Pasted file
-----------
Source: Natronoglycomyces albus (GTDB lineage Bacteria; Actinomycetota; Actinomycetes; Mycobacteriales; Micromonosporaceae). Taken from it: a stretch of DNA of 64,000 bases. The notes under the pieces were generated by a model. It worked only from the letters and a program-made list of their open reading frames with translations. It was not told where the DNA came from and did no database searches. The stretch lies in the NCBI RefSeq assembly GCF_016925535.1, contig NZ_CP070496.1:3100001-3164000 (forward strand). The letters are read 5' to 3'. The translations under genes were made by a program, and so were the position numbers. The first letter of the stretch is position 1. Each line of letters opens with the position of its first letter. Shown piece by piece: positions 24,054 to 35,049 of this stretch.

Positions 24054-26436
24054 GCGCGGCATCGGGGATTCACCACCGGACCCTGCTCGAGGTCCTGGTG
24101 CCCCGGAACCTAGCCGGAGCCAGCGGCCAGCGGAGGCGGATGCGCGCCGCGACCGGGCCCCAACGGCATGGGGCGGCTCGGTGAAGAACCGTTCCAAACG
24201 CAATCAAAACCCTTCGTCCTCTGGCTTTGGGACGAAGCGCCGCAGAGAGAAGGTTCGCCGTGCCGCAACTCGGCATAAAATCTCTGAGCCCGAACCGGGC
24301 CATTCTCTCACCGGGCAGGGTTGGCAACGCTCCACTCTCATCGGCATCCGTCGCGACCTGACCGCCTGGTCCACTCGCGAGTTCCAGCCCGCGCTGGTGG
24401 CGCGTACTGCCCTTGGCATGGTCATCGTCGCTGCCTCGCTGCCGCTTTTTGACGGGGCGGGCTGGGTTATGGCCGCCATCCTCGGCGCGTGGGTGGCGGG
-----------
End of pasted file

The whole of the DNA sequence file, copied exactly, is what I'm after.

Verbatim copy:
Source: Natronoglycomyces albus (GTDB lineage Bacteria; Actinomycetota; Actinomycetes; Mycobacteriales; Micromonosporaceae). Taken from it: a stretch of DNA of 64,000 bases. The notes under the pieces were generated by a model. It worked only from the letters and a program-made list of their open reading frames with translations. It was not told where the DNA came from and did no database searches. The stretch lies in the NCBI RefSeq assembly GCF_016925535.1, contig NZ_CP070496.1:3100001-3164000 (forward strand). The letters are read 5' to 3'. The translations under genes were made by a program, and so were the position numbers. The first letter of the stretch is position 1. Each line of letters opens with the position of its first letter. Shown piece by piece: positions 24,054 to 35,049 of this stretch.

Positions 24054-26436
24054 GCGCGGCATCGGGGATTCACCACCGGACCCTGCTCGAGGTCCTGGTG
24101 CCCCGGAACCTAGCCGGAGCCAGCGGCCAGCGGAGGCGGATGCGCGCCGCGACCGGGCCCCAACGGCATGGGGCGGCTCGGTGAAGAACCGTTCCAAACG
24201 CAATCAAAACCCTTCGTCCTCTGGCTTTGGGACGAAGCGCCGCAGAGAGAAGGTTCGCCGTGCCGCAACTCGGCATAAAATCTCTGAGCCCGAACCGGGC
24301 CATTCTCTCACCGGGCAGGGTTGGCAACGCTCCACTCTCATCGGCATCCGTCGCGACCTGACCGCCTGGTCCACTCGCGAGTTCCAGCCCGCGCTGGTGG
24401 CGCGTACTGCCCTTGGCATGGTCATCGTCGCTGCCTCGCTGCCGCTTTTTGACGGGGCGGGCTGGGTTATGGCCGCCATCCTCGGCGCGTGGGTGGCGGG